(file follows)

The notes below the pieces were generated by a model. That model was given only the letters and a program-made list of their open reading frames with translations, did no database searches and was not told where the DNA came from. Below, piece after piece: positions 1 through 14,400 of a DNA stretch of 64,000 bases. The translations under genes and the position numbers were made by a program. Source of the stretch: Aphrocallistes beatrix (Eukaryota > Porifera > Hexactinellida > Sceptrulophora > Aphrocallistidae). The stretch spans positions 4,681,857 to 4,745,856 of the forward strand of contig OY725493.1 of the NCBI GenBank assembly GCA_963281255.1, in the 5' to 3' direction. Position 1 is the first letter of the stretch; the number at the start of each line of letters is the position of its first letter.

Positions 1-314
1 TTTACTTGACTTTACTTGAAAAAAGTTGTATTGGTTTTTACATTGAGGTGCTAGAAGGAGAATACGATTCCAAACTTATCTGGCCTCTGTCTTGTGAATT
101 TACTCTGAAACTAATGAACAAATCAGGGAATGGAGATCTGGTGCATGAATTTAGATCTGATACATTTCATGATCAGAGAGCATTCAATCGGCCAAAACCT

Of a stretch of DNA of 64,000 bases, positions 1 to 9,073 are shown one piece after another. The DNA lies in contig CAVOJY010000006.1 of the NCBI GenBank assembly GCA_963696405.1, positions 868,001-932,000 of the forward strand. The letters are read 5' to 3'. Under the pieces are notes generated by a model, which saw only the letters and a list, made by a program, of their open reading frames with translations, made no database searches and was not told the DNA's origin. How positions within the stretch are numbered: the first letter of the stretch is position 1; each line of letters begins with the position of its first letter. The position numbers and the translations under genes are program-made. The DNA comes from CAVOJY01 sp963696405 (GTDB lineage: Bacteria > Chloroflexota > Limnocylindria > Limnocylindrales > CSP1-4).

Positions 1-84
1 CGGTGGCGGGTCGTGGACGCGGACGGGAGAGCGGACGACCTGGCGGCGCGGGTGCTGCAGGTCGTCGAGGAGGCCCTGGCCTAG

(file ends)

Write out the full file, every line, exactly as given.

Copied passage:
The notes below the pieces were generated by a model. That model was given only the letters and a program-made list of their open reading frames with translations, did no database searches and was not told where the DNA came from. Below, piece after piece: positions 1 through 14,400 of a DNA stretch of 64,000 bases. The translations under genes and the position numbers were made by a program. Source of the stretch: Aphrocallistes beatrix (Eukaryota > Porifera > Hexactinellida > Sceptrulophora > Aphrocallistidae). The stretch spans positions 4,681,857 to 4,745,856 of the forward strand of contig OY725493.1 of the NCBI GenBank assembly GCA_963281255.1, in the 5' to 3' direction. Position 1 is the first letter of the stretch; the number at the start of each line of letters is the position of its first letter.

Positions 1-314
1 TTTACTTGACTTTACTTGAAAAAAGTTGTATTGGTTTTTACATTGAGGTGCTAGAAGGAGAATACGATTCCAAACTTATCTGGCCTCTGTCTTGTGAATT
101 TACTCTGAAACTAATGAACAAATCAGGGAATGGAGATCTGGTGCATGAATTTAGATCTGATACATTTCATGATCAGAGAGCATTCAATCGGCCAAAACCT

Of a stretch of DNA of 64,000 bases, positions 1 to 9,073 are shown one piece after another. The DNA lies in contig CAVOJY010000006.1 of the NCBI GenBank assembly GCA_963696405.1, positions 868,001-932,000 of the forward strand. The letters are read 5' to 3'. Under the pieces are notes generated by a model, which saw only the letters and a list, made by a program, of their open reading frames with translations, made no database searches and was not told the DNA's origin. How positions within the stretch are numbered: the first letter of the stretch is position 1; each line of letters begins with the position of its first letter. The position numbers and the translations under genes are program-made. The DNA comes from CAVOJY01 sp963696405 (GTDB lineage: Bacteria > Chloroflexota > Limnocylindria > Limnocylindrales > CSP1-4).

Positions 1-84
1 CGGTGGCGGGTCGTGGACGCGGACGGGAGAGCGGACGACCTGGCGGCGCGGGTGCTGCAGGTCGTCGAGGAGGCCCTGGCCTAG